Jordana Greenberg: Harpeth Rising

Jordan Greenberg, violinist of Harpeth Rising, spoke with WVUD regarding their newly released album, “Against All Tides.” Greenberg spoke with us about her band, Harpeth Rising, and their focus on Chamberfolk.

The trio consists of Maria Di Meglio on the cello, Michelle Younger on the banjo, and of course Jordan Greenberg on the violin.

Listen To The Interview

Jordana Greenberg, recorded live on June 13, 2017. Aired October 17, 2017.
51.8 MB

About The Group

Harpeth Rising consists of a combination of Folk, Newgrass, Rock, and Classical music all blending into one unique unforgettable sound. The three ladies of the trio all hold prestigious classical performance degrees from Indiana University, Eastman School of Music, and Oberlin. But the desire to preform sparked way before that. Di Meglio was brought up learning Eastern European folk, Younger grew up under the influence of family member Cole Younger, who is a banjo player himself, and Greenberg attained her love for music by following the sounds of Stan Rogers, Leonard Cohen, and Natalie McMaster. Harpeth Rising’s new album “Against All Tides”  was released last spring and the feedback has been nothing but positive things!

The Music

Due to copyright issues this podcast only features excerpts from “Dance Me To The End Of Love,” which appeared in this radio broadcast.

  • Artist / Track / Album / Year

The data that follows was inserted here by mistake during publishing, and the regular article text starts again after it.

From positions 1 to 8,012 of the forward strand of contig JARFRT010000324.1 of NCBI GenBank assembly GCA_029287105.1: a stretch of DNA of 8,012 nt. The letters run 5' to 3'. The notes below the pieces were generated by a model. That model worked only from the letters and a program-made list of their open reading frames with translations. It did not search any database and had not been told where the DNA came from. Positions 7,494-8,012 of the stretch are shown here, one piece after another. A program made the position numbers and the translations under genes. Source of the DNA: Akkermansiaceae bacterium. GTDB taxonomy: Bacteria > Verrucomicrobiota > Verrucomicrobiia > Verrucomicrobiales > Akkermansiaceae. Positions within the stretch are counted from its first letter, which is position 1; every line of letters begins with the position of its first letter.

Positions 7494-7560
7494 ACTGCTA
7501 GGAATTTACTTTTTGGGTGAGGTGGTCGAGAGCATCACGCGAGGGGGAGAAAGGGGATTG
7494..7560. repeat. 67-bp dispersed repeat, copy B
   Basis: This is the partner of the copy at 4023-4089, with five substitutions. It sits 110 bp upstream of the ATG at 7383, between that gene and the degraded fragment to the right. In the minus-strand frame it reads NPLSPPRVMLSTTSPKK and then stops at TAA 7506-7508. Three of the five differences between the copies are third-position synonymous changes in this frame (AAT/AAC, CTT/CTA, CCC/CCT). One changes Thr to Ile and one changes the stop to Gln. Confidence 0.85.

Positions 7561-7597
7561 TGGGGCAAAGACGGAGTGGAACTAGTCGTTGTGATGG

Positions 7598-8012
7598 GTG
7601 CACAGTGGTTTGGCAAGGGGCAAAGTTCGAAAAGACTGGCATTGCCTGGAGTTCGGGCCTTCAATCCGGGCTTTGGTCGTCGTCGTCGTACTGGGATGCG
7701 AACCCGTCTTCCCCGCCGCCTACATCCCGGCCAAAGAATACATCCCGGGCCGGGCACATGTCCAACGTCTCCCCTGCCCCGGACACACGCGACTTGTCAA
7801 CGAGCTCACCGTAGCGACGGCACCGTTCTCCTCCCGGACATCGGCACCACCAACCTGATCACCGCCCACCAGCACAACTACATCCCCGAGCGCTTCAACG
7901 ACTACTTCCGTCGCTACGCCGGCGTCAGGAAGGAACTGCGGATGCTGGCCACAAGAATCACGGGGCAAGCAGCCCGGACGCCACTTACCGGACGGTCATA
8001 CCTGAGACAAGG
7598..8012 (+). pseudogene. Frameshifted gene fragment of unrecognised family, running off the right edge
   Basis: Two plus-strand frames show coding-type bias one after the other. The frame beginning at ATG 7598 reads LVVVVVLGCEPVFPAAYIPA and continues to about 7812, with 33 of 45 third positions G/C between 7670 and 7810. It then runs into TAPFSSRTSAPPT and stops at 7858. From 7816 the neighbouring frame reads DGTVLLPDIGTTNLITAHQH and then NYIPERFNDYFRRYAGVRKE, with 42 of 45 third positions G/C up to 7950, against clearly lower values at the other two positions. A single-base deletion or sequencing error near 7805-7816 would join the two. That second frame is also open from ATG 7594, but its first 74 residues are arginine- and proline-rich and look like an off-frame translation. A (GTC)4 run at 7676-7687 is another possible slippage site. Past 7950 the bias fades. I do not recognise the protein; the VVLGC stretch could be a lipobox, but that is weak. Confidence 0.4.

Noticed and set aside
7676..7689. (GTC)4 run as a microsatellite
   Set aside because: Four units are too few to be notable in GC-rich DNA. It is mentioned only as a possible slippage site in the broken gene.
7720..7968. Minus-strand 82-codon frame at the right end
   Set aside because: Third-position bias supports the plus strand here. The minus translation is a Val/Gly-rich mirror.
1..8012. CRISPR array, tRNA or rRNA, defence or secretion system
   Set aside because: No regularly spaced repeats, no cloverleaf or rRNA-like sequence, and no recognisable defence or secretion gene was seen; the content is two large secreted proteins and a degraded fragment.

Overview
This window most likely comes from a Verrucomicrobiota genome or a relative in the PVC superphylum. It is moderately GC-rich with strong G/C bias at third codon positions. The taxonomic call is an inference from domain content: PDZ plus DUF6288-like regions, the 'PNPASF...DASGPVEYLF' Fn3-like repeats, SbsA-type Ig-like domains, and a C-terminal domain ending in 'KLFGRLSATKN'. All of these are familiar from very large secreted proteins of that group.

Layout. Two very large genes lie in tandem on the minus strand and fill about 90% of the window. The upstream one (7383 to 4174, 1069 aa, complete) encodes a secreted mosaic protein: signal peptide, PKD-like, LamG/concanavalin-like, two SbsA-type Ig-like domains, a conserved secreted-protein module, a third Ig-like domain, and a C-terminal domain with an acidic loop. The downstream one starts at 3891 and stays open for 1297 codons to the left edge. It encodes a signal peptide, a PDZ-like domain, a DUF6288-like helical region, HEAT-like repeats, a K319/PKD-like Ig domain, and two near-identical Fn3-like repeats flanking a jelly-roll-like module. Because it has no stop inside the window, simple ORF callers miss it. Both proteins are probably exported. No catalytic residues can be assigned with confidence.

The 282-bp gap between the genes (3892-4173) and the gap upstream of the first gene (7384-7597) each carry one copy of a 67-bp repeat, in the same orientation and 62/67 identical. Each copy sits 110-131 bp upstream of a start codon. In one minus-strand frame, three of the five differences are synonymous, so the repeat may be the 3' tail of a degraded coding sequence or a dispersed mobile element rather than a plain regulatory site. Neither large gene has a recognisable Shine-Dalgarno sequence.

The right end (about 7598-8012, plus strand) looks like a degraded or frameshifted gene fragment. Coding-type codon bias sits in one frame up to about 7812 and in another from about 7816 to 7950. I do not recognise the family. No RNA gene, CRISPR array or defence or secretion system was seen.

• Harpeth Rising / Love Child / Against All Tides / 2017
  • Harpeth Rising / Dance Me To The End of Love / Shifted / 2015
  • Harpeth Rising / Shades of Orange / Against All Tides / 2017

Richard Gordon: Producer, Audio Engineer, Host
Ryan Thornton: Audio Editor

Nicole Parr: Audio Editor, Web Page Editor


SONiA disappear fear

SONiA Disappear Fear

SONiA Disappear Fear

On May 30, we had a blast talking with SONiA Disappear Fear, a folksinger from Baltimore, prior to her appearance at the Jewish Music Fest at the Siegel JCC on Sunday, June 4.

Sonia Rutstein and her sister Cindy used to call themselves “Disappear Fear,” and when Cindy decided to stop touring, Sonia and her record label decided to keep the name. She sings traditional folksongs, new songs (written in English, Spanish, Hebrew, German, and even Arabic), and tours with her guitar, looping pedal, and harmonica. But some of her records have attracted a lot of great musicians. Her music is absolutely engaging.

One quote from her website sums things up nicely:

One voice, one guitar, bending sound and light into songs helping fans leap to their feet. “Her songs are a vivid celebration of the human spirit in all its infinite manifestations,” said Don Kening of the Chicago Daily Herald. “Her music has a singular sound that makes labeling and categorizing a waste of time.”

Listen to the interview

SONiA disappear fear, recorded live on WVUD, May 30, 2017.
57.6 MB

The music

Artist Track Album or source Year released
SONiA disappear fear L Kol L Vavcha Live at Maximal 2015
SONiA disappear fear Washington Work Song DF 05 Live 2005
SONiA disappear fear Ari Ari Live at Maximal 2015

May 30: New records!

During the summer, The Music Room will usually run for an hour, from 6:00 p.m. to 7:00 p.m. This week, we played new records for the first 30 minutes, then interviewed SONiA Disappear Fear.

Playlist for 6:00 – 6:30 p.m.

Artist / Song / Disk / Disk Released

Rachel Baiman / Getting Ready To Start (Getting Ready) / Shame / 2017

Bumper Jacksons / I Sing the Body / I’ve Never Met a Stranger / 2017

Zephania Ohora and the 18 Wheelers / Something Stupid feat. Dori Freeman / This Highway / 2017

Rhiannon Giddens / Freedom Highway / Freedom Highway / 2017

Tom Russell / Thrown to the Wolves / Play One More – The Songs of Ian and Sylvia / 2017

Laura Oden / Gracie and the TSA / Peel Back Another Layer / 2016

Mélisande [électrotrad] / Tourne la manivelle / Les millésimes / 2017